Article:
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Self Doubt: A Disease that Doesn’t Discriminate!

Self Doubt: A Disease that Doesn’t Discriminate!

    What if…

    What if I forget the words when I stand up there? What if I go completely blank? What if I totally suck? What if I look or sound stupid?  What if they hate me? What if I’m not pretty enough? Cool enough? Smart enough? Qualified enough? Experienced enough? Talented enough? Thin enough? What if they see through my act? What if they discover what I’m really like? What if they find out about my issues? Or my history? What if the course is too difficult for me? What if I do what Craig suggests and it doesn’t work? Or what if it does work and then I lose motivation and focus? Surely I’m too old to start something new anyway? Or too inexperienced to establish my own business? Perhaps I’m past learning new things and developing new skills? Surely I won’t fit in, will I? What if I get all excited – like I always do – and then fail again? What if I disappoint people again? Hmm, perhaps I need a little more time to plan and think about this.

    Which is code for “I’m too scared to do anything, so I’ll do nothing”.

    Again.

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    A Disease

    Self doubt; it’s a disease that doesn’t discriminate. It affects our mind, our emotions and even our physiology. It’s multi-dimensional and if you let it, it will destroy your opportunities, waste your potential, ruin your relationships, infect your thinking, crush your hope and at its worst, ruin your life. It’s not concerned with race, religion, age, skin colour, past achievements, social standing, sex, talent, IQ or bank balance and it knows where you live.

    Knock, Knock…

    For many of us, self doubt comes knocking on our door every day. Sometimes it will give an apologetic, sorry-to-bother-you kind of tap, and on other occasions it will almost smash the door down with it’s incessant and violent banging. More often than not, it will arrive disguised as something much more noble like concern, logic or reason but in reality, it’s none of those things. It’s just fear in a different outfit. Self-doubt with a little make-up and a pretty dress. Don’t be fooled; she’s a bitch and despite the charade, she doesn’t care about you at all.

    Fear by Another Name

    That’s all self doubt is by the way; one of the many faces of fear. Fear of failure, fear of rejection, fear of public humiliation, fear of getting uncomfortable, fear of the unknown, fear of poverty, fear of isolation and even fear of success. Like all forms of fear, self-doubt is essentially self-created and perpetuated because it can only exist in our head. In order for it to survive, we must give it a place to live. And we do.

    In the pursuit of our best life, our challenge is not to overcome self-doubt but rather, to manage it. To recognise it for what it is (a form of fear), to feel it, acknowledge it and then do what we need to do (to reach our goals), DESPITE it.

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    “Recognising, feeling and acknowledging self-doubt, does not mean being controlled or determined by it.”

    The Human Experience

    Of course, over time we will find a way to turn down the volume (of the banging on the door), but a life totally devoid of self-doubt is an unrealistic goal. People who succeed (no matter what the endeavour) invariably find a way to do what they need to do, despite their self-doubt. They are aware of it and they are challenged by it, but they are not controlled or determined by it. Self doubt is universal and it is an unavoidable part of the human experience. For life. None of us are exempt. If you doubt yourself often, don’t feel weak or flawed, feel human. Feel alive. Feel normal. If self-doubt is a sign of weakness then I’m a big pussy.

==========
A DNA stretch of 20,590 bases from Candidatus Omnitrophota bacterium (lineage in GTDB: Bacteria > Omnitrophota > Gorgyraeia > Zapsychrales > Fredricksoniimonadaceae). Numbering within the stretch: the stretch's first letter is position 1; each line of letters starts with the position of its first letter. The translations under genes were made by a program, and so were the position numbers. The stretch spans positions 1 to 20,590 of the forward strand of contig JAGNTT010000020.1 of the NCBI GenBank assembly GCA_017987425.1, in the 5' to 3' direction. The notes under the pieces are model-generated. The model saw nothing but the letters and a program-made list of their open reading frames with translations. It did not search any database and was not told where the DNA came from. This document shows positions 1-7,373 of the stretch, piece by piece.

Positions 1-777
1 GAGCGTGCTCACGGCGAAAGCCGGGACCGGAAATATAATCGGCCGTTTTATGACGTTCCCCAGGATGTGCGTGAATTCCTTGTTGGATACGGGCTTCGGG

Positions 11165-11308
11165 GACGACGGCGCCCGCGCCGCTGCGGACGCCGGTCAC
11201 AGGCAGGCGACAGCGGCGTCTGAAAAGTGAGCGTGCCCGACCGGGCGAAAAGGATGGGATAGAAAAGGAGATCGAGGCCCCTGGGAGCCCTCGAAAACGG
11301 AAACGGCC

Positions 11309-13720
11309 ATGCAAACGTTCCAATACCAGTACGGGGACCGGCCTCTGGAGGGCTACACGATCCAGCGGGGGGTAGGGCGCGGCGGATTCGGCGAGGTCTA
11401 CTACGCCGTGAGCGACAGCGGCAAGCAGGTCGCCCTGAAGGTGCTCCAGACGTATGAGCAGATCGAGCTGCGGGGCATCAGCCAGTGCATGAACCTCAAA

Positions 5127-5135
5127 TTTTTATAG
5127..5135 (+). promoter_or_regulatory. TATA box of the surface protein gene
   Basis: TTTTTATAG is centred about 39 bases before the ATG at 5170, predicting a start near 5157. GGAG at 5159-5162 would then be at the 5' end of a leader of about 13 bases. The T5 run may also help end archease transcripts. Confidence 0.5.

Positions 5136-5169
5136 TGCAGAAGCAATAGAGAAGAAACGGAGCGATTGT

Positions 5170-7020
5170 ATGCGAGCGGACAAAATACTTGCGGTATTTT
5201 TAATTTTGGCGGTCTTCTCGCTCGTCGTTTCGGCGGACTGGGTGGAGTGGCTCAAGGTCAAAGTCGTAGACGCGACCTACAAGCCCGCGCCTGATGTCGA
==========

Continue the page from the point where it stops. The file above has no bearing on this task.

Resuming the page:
The questions we should ask ourselves in relation to this chat are not:

    “Do I ever experience self-doubt?”

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    But rather:

    1. “What impact do I allow self-doubt to have on my decisions, behaviours and results?”

    and…

    2. “Do I manage it, or does it manage me?”

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    If you came here today looking for a solution, then walk to the bathroom and look in the mirror; there’s your solution. Even if you don’t know it or feel like it, let me tell you that no book, blog, idea, program, CD, DVD or guru will change you. No, that’s your job. Those resources (that’s all they are) can stimulate, inspire, educate, challenge, provoke and encourage you, but only you can change your current reality and only you can build your best life. That’s why this website is not a solution but rather a humble resource.

    Do what you need to and stop looking for the magic pill.

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    Last Updated on January 2, 2019

    7 Steps For Making a New Year’s Resolution and Keeping It

    7 Steps For Making a New Year’s Resolution and Keeping It

    Are you keen to reinvent yourself this year? Or at least use the new year as a long overdue excuse to get rid of bad habits or pick up new ones?

    Yes, it’s that time of year again. The time of year when we feel as if we have to turn over a new leaf. The time when we misguidedly imagine that the arrival of a new year will magically provide the catalyst, motivation and persistence we need to reinvent ourselves.